- Discharge planning needs to consistently start at the beginning of a person’s journey through hospital and remain a key focus during their stay. Care home and home care providers should be involved in discharge planning at an early stage of a person’s stay in hospital.
- Improvements are needed around medicines on discharge processes to reduce delays and improve the safety of those who have been discharged to care homes.
- Improvements in the ability to discharge patients from hospital at weekends by increasing senior clinical decision makers and supply the support needed for care homes to accept weekend discharges for new residents are needed.
- The speed of transfers from hospital to care homes needs increasing, by increasing care home providers’ confidence in assessments.
- Improvements in the working relationships between the CCG and GPs are required.
Professor Steve Field, Chief Inspector of Primary Medical Services and Integrated Care, said “Staff at the front line of services were committed to providing high quality, person-centred care and we saw good examples of multidisciplinary working.”
“There are, however, areas where improvements are needed to ensure people receive the best all round care through the health and social care system in Coventry. We found there was a reliance on ensuring services worked together in a joined up way taking place organically and a lack of pace and shared strategic approach in achieving this.”
“In the past there had been some challenging relationships and silo working, but these were improving and relationships across the system were, for the most part, positive.”
The course explores the key concepts and fundamental principles involved in the process of screenwriting, over 2 weeks, taking 3 hours per week, and best of all it is free!
Why join the course?
Screenplays form the starting point for most dramatic films, the essential work from which all other filmmaking flows. All of the tender romance, terrifying action and memorable lines begin at the screenwriter’s desk. This free online course will introduce you to the basic elements and key concepts behind a professional screenplay.
The University of East Anglia’s School of Literature, Drama and Creative Writing have built this course with instructors and recent alumni from their famed course in Creative Writing.
Where could this course take me?
The course is a must for anyone new to scriptwriting and for more experienced writers who wish to raise their scriptwriting to a professional level. It will establish a common vocabulary for approaching the screenplay and form the basis for upcoming courses in dramatic adaptation, the crime screenplay, and other genres and skills.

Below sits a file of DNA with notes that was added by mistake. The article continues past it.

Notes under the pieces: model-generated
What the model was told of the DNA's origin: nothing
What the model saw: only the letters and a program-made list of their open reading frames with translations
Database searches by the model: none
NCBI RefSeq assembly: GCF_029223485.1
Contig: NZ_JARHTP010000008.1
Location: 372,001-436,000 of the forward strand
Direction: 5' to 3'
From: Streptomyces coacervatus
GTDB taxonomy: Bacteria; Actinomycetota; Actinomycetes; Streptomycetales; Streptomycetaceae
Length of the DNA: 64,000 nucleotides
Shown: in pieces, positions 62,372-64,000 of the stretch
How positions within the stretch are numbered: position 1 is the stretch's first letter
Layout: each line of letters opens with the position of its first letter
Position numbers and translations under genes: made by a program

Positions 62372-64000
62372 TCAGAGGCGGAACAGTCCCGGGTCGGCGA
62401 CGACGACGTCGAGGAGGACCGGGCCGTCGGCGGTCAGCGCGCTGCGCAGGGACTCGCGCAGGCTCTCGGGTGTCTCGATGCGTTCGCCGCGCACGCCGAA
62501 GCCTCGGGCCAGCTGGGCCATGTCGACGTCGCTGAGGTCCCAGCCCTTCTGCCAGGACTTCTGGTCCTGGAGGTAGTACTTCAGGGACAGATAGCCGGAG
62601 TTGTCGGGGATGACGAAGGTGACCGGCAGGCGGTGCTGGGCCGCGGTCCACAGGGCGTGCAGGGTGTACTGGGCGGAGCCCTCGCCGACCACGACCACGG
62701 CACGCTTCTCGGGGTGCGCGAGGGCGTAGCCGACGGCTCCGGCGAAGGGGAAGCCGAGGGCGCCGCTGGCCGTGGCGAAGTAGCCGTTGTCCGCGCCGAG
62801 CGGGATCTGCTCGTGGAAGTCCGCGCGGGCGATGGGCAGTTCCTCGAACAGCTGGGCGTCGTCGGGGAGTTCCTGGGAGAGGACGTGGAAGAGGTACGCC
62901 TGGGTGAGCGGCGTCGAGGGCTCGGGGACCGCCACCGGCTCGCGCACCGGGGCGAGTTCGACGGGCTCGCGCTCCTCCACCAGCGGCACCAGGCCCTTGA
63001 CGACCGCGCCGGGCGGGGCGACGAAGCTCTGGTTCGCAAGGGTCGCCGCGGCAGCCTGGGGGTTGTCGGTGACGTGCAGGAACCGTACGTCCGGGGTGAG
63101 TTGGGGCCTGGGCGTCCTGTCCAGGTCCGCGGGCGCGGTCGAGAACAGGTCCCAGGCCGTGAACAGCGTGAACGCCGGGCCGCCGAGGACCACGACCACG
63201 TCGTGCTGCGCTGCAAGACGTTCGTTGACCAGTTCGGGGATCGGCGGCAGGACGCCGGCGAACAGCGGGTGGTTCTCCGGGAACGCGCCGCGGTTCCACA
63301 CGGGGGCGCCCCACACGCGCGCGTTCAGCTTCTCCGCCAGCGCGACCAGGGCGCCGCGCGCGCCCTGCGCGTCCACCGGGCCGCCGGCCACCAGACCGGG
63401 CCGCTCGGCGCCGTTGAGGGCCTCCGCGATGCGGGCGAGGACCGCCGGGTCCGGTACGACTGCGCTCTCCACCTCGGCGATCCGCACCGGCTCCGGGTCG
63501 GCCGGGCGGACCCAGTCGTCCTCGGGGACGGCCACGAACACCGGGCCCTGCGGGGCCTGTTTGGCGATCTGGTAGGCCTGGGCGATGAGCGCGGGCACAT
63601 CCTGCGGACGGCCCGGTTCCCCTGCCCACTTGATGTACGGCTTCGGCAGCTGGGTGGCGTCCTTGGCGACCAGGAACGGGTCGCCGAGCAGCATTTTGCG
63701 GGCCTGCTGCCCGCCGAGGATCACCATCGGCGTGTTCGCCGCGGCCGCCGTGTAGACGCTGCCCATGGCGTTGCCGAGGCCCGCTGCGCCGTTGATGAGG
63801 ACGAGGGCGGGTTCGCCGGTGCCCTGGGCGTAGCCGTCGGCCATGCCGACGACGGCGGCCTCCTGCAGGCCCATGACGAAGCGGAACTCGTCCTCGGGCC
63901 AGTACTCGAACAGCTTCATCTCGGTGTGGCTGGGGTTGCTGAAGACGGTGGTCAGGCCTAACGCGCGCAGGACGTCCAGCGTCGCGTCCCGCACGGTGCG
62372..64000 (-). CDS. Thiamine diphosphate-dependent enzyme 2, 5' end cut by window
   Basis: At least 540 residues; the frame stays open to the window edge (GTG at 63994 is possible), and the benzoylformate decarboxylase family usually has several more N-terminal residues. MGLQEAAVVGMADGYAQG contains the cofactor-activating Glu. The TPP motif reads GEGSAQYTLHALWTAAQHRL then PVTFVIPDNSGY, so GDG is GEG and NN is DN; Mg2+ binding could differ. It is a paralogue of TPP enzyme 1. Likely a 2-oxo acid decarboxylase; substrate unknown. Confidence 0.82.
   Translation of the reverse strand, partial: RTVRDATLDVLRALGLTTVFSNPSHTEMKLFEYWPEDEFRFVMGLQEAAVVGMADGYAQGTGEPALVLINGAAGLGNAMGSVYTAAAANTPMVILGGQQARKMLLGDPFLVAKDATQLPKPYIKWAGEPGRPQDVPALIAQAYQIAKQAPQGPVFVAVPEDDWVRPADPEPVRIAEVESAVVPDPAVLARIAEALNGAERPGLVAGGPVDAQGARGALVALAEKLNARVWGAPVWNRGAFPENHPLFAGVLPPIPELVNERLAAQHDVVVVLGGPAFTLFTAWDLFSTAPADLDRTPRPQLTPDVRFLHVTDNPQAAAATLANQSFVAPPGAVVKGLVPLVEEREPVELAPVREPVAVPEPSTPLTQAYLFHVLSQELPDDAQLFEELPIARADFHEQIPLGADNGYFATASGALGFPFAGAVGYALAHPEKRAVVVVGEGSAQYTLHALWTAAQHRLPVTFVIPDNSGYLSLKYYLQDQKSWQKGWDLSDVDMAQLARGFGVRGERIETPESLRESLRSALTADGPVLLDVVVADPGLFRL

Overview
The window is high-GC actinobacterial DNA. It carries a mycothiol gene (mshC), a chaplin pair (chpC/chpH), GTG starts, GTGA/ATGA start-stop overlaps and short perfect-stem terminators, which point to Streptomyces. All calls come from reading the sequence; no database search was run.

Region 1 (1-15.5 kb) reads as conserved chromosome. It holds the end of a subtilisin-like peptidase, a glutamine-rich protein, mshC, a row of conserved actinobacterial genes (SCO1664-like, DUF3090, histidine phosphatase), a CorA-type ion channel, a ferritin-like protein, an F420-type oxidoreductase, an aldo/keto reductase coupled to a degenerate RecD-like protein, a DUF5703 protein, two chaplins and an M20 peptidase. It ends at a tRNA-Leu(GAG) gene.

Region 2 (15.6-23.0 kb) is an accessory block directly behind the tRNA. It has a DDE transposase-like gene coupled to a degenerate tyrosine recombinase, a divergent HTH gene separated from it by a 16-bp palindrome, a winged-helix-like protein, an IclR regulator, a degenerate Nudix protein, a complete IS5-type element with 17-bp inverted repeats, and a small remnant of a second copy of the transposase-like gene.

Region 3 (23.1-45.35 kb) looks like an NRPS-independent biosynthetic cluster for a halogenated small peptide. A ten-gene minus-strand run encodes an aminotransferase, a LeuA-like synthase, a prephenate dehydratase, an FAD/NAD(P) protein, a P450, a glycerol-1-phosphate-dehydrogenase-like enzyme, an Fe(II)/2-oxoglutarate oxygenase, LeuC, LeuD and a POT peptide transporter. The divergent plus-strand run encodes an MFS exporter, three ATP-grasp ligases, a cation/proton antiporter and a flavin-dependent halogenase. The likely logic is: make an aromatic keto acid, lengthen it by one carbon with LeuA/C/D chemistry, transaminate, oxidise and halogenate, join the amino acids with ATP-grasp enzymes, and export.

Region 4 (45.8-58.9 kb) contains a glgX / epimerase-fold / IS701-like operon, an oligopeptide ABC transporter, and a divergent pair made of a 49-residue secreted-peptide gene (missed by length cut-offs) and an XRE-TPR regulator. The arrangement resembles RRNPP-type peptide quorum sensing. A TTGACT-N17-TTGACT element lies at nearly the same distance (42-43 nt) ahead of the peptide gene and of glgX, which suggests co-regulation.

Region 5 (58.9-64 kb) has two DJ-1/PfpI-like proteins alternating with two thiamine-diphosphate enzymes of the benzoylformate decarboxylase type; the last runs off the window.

What and how will I learn?
You’ll learn from a mixture of basic theory, script analysis and practical exercises. Exploring key principles as they’re expressed in great films, then immediately applying these concepts. Videos, articles and discussion steps will offer you the opportunity to learn and engage with other learners on key concepts and ideas.
By the end of the course, you will understand the key concepts necessary to write an effective screenplay and be fluent in the language used to discuss the form.
Find out more at https://www.futurelearn.com/courses/screenwriting
Choosing adult social care in England is one of the biggest sources of stress compared to other key life events, according to a survey carried out for the Care Quality Commission (CQC).
The survey findings reveal that seven in ten (70%) adults who were responsible for choosing care in a care home or at home – either for themselves or a loved one – over the last three years have found it more stressful than choosing their child’s nursery or school, or a venue for their wedding or civil partnership.
People’s experiences varied across the country, with the highest proportion of people in the North East (60%), Yorkshire and Humber (56%) and the North West and East Midlands (both 54%) saying that choosing a care home was their most stressful life decision.
Unsurprisingly perhaps, these regions are some of those where CQC has found the highest proportion of adult social care services rated as Requires Improvement and Inadequate.
Conversely, two of the regions where the lowest proportion of people had said that choosing a care home was their most stressful life decision – East of England (44%) and the West Midlands (49%) – are where CQC has found the highest proportion of adult social care services rated as Good and Outstanding.